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Small scale farmers utilise spear planters for more efficient sowing

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Barney Spear Planter

Small scale farmers in Kenya and other parts of Africa who relied on traditional jembe (hoe) to till and sow seeds are now able to use Spear Planter, a more efficient farm tool which enables the farmers to minimize soil disturbance making the medium maintain its fertility for bumper yields.

The tool also known as Barney Spear Planter was designed and developed by Mr. Barney Muckle, an Agricultural Engineer who studied at Kings College, Durham University, in the 1950s and has spent the majority of his adult life in Kenya and other parts of Africa.

During the time, Barney has been working with organisations and communities on agricultural techniques and technologies for improving agricultural production.

Spear Planter is one of his work which has made life easy for smallholders. The tool can be made by informal sector artisans using locally available raw materials such as car springs and steel pipes.

Initial trials has shown that using the tool increases soil health, reduces the need for fertiliser, provides a targeted delivery of fertiliser to seed and leads to an overall improved yield quality compared to alternative approaches.

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How it works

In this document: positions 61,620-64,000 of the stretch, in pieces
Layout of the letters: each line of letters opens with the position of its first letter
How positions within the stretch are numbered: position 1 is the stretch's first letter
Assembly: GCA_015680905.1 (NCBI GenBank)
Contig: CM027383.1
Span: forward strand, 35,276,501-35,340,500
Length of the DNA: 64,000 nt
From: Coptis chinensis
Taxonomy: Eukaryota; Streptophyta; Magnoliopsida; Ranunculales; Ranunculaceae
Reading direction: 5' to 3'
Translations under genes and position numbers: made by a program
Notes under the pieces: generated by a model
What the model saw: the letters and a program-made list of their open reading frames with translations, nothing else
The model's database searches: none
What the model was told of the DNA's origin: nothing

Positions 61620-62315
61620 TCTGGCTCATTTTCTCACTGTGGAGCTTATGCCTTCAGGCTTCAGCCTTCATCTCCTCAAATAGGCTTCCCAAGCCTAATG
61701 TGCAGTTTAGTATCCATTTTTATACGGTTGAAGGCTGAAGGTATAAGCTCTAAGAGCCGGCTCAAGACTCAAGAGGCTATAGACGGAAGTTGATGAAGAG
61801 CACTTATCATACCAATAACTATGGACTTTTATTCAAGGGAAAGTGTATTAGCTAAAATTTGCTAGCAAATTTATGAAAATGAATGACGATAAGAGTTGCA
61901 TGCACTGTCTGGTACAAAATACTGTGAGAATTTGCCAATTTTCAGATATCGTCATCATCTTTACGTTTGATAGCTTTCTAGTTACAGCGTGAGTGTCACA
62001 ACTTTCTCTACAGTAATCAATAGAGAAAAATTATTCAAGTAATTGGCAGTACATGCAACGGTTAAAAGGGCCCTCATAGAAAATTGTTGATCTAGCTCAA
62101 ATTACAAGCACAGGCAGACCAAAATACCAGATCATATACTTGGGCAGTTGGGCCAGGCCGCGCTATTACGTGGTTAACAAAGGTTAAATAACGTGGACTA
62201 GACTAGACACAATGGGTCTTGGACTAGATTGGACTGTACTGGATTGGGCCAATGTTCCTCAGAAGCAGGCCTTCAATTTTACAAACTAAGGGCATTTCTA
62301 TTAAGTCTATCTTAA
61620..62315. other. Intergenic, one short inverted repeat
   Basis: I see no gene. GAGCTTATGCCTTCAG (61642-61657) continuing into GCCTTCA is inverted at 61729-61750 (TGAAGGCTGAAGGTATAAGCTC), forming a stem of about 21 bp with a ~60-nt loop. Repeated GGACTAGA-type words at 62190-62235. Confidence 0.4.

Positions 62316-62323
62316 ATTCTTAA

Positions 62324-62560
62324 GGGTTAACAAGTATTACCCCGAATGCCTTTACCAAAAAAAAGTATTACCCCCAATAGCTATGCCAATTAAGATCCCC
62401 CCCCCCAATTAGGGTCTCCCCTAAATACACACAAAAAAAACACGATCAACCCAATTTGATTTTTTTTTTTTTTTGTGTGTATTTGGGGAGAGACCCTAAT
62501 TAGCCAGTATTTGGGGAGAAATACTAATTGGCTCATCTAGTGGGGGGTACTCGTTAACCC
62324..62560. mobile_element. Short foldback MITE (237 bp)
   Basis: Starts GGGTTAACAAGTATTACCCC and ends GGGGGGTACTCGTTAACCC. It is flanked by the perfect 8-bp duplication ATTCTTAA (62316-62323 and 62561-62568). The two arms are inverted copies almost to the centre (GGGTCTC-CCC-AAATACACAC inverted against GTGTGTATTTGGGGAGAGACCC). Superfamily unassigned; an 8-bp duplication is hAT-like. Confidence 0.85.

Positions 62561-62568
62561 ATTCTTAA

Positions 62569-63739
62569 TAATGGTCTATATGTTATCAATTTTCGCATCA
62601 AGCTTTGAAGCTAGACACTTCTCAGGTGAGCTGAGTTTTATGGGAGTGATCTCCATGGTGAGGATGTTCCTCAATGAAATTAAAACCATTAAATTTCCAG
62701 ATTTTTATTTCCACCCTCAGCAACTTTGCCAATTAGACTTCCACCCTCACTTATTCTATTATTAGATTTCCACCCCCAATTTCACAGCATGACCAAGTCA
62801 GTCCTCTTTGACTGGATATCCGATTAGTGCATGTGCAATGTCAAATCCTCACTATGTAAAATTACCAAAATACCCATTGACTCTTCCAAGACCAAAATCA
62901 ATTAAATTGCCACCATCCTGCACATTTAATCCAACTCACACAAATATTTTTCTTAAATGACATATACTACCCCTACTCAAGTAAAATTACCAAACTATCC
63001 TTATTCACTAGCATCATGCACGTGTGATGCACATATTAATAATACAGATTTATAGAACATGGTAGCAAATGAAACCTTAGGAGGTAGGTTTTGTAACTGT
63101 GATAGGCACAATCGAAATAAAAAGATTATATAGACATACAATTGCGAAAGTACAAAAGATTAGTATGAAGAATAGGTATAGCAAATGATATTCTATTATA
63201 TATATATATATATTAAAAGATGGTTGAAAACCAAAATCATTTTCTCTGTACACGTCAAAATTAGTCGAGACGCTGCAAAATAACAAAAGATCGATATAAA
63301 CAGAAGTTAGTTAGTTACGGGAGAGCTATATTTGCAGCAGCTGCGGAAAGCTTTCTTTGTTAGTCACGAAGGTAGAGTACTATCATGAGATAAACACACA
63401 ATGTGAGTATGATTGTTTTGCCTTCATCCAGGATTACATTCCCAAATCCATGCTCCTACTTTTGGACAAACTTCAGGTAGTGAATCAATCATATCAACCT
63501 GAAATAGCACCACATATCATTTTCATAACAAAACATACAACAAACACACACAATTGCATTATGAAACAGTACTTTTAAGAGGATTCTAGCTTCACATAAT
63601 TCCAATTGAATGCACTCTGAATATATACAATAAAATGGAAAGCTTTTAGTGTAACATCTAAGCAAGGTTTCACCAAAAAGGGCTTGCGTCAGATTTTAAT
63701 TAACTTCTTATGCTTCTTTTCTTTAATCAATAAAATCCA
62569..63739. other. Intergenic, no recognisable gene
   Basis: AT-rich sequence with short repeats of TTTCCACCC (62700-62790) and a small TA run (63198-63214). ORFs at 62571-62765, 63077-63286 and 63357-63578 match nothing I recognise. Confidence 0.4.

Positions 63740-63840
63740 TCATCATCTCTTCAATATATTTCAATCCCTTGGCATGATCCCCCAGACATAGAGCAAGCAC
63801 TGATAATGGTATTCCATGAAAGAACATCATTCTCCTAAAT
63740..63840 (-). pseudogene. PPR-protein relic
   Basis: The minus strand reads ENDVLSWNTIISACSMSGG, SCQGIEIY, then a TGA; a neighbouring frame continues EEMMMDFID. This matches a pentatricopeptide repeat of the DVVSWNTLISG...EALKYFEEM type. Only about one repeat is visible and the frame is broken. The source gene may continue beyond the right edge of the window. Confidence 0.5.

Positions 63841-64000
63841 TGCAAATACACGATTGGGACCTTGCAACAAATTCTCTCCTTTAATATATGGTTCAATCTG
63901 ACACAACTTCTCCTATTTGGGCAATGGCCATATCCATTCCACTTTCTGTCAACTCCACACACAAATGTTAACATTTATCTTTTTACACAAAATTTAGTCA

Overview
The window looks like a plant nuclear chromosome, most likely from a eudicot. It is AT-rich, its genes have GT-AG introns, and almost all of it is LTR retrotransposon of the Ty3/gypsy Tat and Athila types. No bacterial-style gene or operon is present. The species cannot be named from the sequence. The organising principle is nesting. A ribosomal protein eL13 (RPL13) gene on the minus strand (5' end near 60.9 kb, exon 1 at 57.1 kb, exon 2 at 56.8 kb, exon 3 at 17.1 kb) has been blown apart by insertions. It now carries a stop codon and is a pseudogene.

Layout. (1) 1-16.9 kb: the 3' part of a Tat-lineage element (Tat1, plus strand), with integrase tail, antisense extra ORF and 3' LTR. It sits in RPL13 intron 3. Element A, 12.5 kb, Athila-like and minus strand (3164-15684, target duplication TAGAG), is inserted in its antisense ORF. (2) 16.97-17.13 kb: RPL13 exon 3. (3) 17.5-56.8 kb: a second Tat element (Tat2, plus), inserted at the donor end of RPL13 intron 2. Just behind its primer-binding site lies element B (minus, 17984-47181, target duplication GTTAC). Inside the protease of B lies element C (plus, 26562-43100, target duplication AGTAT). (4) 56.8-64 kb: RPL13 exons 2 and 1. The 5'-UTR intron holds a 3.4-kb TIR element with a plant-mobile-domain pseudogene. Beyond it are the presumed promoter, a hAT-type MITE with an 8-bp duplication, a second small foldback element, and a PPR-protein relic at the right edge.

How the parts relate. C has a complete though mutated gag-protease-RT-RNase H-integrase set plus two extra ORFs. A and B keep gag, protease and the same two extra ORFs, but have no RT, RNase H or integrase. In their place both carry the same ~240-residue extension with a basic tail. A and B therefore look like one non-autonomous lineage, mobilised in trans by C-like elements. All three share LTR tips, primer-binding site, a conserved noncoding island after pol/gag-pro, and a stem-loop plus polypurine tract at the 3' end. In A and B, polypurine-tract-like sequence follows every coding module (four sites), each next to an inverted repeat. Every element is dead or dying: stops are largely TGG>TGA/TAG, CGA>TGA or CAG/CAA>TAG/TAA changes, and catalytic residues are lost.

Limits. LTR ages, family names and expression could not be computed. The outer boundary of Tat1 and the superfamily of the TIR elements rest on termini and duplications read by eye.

The planter is pushed into the uncultivated soil at a 45 degree angle up to the top of the spear section. Then the tool is pushed forward and back incrementally until the soil forms a small hole and the planter is now upright in the soil. Then fertiliser is dropped down the longer funnel and the seed down the shorter one. The distance between seed and fertiliser is sufficient to prevent seed burn and bolting of the crop.

The planter is not used like a spade and it does not lever the soil upward. The shallow entry angle is key. Soil should be unploughed and ground cover maintained, though weeds can be pulled up. Any stones should be removed. If stones are found as the spear planter is pushed into the soil then it is advised to just move the planter a few centimeters away to avoid the stones, as these bend the spears. In our training session we found a tendency to try to slam the planter down into the ground like a spade, which again bends the spears.

Once the seed is dropped then the planter is lifted up and the hole is easily smoothed over with a foot. When the soil is wet care needs to be taken to make sure that the tubes attached to the funnel do not get blocked.

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